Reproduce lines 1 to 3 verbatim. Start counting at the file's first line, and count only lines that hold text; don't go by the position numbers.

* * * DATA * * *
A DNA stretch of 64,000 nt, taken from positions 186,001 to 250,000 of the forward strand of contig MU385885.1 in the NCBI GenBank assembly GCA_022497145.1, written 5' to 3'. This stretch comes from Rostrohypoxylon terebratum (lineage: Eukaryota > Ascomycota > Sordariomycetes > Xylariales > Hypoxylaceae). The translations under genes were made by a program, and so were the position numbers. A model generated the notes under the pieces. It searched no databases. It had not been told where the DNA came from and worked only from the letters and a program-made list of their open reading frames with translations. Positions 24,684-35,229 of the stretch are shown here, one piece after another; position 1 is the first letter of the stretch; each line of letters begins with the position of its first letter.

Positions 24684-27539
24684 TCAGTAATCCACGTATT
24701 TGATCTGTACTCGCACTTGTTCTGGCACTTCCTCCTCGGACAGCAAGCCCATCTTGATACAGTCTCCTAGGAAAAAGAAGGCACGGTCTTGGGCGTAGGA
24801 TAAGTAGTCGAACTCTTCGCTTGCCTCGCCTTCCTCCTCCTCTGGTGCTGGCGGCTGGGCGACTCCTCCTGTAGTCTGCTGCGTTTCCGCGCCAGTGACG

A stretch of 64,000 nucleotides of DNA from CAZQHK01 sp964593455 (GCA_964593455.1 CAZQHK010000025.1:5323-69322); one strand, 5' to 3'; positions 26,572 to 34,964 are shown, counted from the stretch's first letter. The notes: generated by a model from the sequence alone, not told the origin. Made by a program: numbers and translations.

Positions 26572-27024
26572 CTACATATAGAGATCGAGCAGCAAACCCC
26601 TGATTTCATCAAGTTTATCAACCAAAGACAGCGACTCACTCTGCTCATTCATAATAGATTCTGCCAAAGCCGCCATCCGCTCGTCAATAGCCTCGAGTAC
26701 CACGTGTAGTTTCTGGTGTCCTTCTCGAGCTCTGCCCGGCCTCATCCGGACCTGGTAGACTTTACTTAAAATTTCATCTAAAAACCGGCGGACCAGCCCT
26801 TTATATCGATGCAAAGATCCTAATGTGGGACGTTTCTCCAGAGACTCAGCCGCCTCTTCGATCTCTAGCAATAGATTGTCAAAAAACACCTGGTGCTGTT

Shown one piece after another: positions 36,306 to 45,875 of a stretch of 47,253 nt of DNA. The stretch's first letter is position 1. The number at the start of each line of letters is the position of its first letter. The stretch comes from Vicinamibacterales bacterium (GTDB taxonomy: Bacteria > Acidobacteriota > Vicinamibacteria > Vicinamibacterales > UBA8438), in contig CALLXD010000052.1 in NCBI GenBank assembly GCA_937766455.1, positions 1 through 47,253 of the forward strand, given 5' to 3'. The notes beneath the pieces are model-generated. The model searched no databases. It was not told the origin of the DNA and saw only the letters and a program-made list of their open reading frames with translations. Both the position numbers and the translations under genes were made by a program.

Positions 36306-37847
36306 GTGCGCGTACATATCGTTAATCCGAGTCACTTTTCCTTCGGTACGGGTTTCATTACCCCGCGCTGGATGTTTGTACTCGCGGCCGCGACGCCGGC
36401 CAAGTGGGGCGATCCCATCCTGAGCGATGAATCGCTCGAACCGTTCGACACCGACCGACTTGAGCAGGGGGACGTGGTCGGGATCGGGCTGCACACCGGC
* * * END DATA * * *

A DNA stretch of 64,000 nt, taken from positions 186,001 to 250,000 of the forward strand of contig MU385885.1 in the NCBI GenBank assembly GCA_022497145.1, written 5' to 3'. This stretch comes from Rostrohypoxylon terebratum (lineage: Eukaryota > Ascomycota > Sordariomycetes > Xylariales > Hypoxylaceae). The translations under genes were made by a program, and so were the position numbers. A model generated the notes under the pieces. It searched no databases. It had not been told where the DNA came from and worked only from the letters and a program-made list of their open reading frames with translations. Positions 24,684-35,229 of the stretch are shown here, one piece after another; position 1 is the first letter of the stretch; each line of letters begins with the position of its first letter.

Positions 24684-27539
24684 TCAGTAATCCACGTATT